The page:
This is an ever-evolving story of a girl writer and her two greatest loves, the movies and travel. As she hikes the trenches of Hollywood, you're brought along for the ride.

Friday, September 16, 2011

The Touch. The Feel. Of Film.

It's nearing the end. The lights are on. The magic is gone. Movies on a flash drive, digitized and pixelated. This is where we've arrived. I knew this day would come, but I didn't know exactly how or when.

I remember when we painstakingly cleaned the 8mm family movies my grandfather had shot. We sprayed a chemical on it and carefully brushed away the dust, dirt and fingerprints. We did this frame-by-frame, reel-by-reel. The process gave me a respect for film and respect for my family's past--long before I even existed. I learned that film was to be treasured and preserved--not cast aside and neglected. In actuality, there may be no way to screen these films in the future.

In past few years, theaters have been disposing their film projectors in favor of digital projectors. This is the future, as much as I hate to admit it. Digital projectors go for upwards of $150,000 or more while an industry film projector will set you back about $35,000-$50,000. That figure's probably less now that theaters are unloading their 35mm projectors to anyone who will take them. It makes me angry and sad. The lifespan of a film projector used to be 30-40 years, but rumor has it that some theaters have apparently even resorted to selling them for scrap. In contrast, digital projectors may last you ten years, but we all know that technology will advance and those digital projectors you buy today will be obsolete tomorrow.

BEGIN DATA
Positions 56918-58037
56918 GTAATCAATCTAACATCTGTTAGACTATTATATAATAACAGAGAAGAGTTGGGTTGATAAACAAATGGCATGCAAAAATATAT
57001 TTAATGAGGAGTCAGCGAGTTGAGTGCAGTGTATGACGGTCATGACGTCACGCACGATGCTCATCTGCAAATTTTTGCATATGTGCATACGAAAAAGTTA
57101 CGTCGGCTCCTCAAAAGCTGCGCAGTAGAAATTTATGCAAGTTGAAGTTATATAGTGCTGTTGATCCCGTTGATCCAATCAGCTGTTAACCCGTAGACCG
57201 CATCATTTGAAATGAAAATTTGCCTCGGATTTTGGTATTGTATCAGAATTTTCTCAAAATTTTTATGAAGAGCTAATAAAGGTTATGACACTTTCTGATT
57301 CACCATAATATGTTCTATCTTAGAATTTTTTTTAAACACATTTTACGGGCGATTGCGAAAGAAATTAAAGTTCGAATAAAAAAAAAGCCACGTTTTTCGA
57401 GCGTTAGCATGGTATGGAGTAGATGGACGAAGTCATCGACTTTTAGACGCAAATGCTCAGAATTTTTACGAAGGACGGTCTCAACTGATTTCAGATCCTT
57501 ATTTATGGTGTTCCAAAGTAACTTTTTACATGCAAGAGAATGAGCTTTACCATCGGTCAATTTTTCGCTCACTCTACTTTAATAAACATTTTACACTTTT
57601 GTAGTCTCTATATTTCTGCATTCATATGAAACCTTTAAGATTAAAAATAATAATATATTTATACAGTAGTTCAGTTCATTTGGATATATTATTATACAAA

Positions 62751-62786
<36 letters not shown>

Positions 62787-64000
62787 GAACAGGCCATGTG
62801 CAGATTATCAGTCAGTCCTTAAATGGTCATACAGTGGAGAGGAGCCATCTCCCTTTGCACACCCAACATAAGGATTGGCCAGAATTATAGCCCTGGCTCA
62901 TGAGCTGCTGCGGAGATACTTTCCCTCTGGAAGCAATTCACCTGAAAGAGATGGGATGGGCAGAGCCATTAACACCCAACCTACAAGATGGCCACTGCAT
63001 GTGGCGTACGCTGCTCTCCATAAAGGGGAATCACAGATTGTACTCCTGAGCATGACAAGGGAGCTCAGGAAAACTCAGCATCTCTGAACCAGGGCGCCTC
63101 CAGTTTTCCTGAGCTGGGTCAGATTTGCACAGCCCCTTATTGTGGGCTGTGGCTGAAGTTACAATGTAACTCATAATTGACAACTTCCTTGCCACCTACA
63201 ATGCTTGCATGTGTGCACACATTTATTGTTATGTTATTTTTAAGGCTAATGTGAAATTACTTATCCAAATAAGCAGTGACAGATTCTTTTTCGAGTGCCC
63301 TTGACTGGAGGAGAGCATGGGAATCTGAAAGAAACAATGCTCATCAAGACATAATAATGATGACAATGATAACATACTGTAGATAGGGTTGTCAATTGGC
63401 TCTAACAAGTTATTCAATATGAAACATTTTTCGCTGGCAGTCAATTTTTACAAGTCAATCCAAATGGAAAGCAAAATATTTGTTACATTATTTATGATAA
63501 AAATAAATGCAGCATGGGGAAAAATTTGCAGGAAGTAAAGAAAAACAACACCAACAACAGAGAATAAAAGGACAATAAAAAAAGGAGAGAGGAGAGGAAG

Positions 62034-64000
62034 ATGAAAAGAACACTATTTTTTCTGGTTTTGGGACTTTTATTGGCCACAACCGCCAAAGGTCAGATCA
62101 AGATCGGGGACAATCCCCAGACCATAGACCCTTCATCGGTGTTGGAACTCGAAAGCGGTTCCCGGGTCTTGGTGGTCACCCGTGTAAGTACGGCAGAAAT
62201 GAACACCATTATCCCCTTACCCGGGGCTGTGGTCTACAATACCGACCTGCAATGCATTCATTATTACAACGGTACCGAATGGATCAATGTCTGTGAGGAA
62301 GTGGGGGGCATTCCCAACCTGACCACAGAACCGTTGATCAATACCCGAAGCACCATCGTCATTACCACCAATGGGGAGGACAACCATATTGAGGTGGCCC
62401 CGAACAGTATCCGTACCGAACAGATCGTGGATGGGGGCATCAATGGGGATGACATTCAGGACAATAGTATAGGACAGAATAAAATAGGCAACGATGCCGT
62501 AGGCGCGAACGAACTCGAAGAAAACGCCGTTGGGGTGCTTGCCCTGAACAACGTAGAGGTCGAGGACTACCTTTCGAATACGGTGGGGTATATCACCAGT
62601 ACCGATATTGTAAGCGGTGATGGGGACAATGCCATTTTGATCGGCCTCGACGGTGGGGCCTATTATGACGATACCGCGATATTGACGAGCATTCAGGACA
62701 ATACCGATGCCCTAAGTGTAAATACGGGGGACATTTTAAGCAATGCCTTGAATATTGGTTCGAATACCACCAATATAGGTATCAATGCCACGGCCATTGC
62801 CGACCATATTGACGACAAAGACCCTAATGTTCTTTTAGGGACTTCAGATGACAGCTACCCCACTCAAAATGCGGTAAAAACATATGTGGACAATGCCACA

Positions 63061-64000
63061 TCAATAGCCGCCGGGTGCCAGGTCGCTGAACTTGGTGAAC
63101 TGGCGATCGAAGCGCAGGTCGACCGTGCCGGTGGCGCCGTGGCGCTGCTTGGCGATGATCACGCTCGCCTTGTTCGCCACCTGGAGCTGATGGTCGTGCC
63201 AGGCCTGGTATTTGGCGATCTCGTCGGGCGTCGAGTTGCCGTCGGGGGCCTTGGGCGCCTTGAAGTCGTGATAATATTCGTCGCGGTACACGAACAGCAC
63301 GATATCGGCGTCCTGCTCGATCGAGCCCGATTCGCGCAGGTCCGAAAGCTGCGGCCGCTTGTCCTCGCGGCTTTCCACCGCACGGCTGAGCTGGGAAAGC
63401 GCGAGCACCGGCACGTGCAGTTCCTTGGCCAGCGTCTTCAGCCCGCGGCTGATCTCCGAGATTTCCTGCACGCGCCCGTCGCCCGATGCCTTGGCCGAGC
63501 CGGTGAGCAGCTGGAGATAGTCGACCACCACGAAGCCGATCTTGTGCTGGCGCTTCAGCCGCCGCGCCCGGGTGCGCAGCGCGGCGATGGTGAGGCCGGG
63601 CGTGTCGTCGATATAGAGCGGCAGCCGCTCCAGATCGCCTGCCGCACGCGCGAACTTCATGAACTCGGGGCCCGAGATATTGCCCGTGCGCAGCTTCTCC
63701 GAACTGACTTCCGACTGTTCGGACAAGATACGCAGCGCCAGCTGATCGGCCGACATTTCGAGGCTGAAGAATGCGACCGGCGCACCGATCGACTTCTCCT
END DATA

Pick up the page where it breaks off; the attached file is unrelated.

I admit; I'm attached to film. I'm attached to its texture, its richness, its depth, its majesticness, and ultimately, its fragility. With film, every frame-- like every moment of our lives-- flickers only briefly. Moments matter. They make up our past and determine our future.

From beginning to end, film sputters and spools its way to the screen. It works hard to put on a show: running 24 frames per second, 16 frames per foot, and 90 feet per minute. Digital is robotic. Point and click. Hit start. It does what you tell it to do. No emotion. No connection. Functional, it is. Beautiful, it is not.

Traditional studio prints are about $1500. Digital? Not much more than the cost of a flash drive. Although, the upfront cost for digital (projectors) is higher for exhibitors, it's cheaper in the long-term for everyone. Cheaper to shoot. Cheaper to distribute. Cheaper to exhibit. I'm glad that digital filmmaking has brought costs down especially for the independent filmmaker. And the quality of digital is getting better and better. However, there's no question that something has been lost... Cinema Paradiso.

© 2011 by KLiedle

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